As a chef, you would probably want to look for pesticide-free products. I would therefore recommend that you use certified organic products. Let me explain the concepts that drive certification.
The certification covers not just cultivation but also storage, processing, packaging, and shipping. Standards for certification can vary from country to country. In some countries, certification is overseen by the government, while in others – like the US and, to some extent, in India — the certificate is provided by notified private institutions.
Certified organic foods do not necessarily need to be free of all pesticides; they do permit the use of some pesticides. Organic certification is issued to producers of agricultural and farm products and to seed suppliers, food processors, retailers and restaurants, and all those who deal in organic farm products.
The food industry’s labels — natural, all-natural, free-range, or hormone-free — should not be confused with organic; the two are not synonymous. The use of natural, free-range, hormone-free is simply a statement describing the property of the food item. The natural label will mean minimally processed and could include the non-use of artificial flavors and colors, preservatives, and other artificial ingredients.
In the case of meat, animals may continue to be given growth-enhancing chemicals or hormones. Labels could describe the meat as naturally raised, free-ranging, grass-fed, pasture-raised, hormone-free, and the like. These represent one property or the other of dairy, meat, or other food product. It is important to distinguish between such labels and the ones certified as organic.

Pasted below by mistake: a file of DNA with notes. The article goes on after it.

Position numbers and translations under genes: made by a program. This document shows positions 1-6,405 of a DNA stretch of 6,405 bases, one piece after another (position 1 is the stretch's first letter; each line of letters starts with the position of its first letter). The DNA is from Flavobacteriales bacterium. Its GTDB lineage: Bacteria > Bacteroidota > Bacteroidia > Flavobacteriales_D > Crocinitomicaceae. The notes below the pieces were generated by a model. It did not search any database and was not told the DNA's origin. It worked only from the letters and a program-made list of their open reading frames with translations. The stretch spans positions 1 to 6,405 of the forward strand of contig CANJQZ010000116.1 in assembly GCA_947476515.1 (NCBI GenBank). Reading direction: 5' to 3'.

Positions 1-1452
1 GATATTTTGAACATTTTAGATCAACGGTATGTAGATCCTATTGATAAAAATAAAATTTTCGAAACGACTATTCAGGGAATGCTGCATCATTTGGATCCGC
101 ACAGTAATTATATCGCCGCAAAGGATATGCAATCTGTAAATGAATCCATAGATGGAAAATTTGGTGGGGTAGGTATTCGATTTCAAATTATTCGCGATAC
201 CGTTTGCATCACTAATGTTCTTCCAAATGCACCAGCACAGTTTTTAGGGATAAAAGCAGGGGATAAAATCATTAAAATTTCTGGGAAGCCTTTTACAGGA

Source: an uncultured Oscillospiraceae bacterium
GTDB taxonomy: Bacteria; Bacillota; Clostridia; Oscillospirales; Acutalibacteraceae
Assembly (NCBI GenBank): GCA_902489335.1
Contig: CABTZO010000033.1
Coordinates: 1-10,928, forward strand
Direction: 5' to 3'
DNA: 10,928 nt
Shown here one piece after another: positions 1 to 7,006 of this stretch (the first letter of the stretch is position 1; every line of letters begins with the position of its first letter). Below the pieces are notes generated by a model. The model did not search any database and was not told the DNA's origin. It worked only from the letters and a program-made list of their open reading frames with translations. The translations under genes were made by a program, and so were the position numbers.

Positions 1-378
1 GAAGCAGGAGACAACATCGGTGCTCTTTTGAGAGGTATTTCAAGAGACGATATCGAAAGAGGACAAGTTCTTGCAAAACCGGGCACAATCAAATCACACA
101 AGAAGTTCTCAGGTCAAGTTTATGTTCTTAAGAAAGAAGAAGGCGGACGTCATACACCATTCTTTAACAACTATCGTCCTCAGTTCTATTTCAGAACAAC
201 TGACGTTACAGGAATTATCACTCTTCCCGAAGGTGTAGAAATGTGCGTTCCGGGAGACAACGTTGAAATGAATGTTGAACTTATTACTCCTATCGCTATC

Under the US National Organic Program (NOP), products with entirely organic ingredients and methods are labeled “100% organic.” Products with at least 95% organic ingredients can be labeled “organic.” A third category has a minimum of 70% organic ingredients, marked as “made with organic ingredients.” These products are permitted to display the logo of the approved certification body.
To be certified organic, food must meet specific requirements for how it is grown, handled, and processed. This includes:
- No use of synthetic pesticides, herbicides, or fertilizers
- No use of genetically modified organisms (GMOs)
- No use of irradiation
- No use of sewage sludge
- Animals must be raised without antibiotics or growth hormones
- Organic farmers must use sustainable farming practices that promote soil health, biodiversity, and ecological balance.
Farmers, processors, and handlers of organic products must apply for organic certification and undergo annual inspections by USDA-accredited certifying agents. The certifying agents ensure that the organic standards are followed and that the products are labeled correctly. The USDA organic seal can only be used on products that meet these standards.
Would you please check for the authentic organic certification agencies in your jurisdiction and ask the supplier to provide you with products that are certified by these agencies? You will be able to secure genuine food ingredients for your work. All the best.
Nutrition Facts – a guide to good health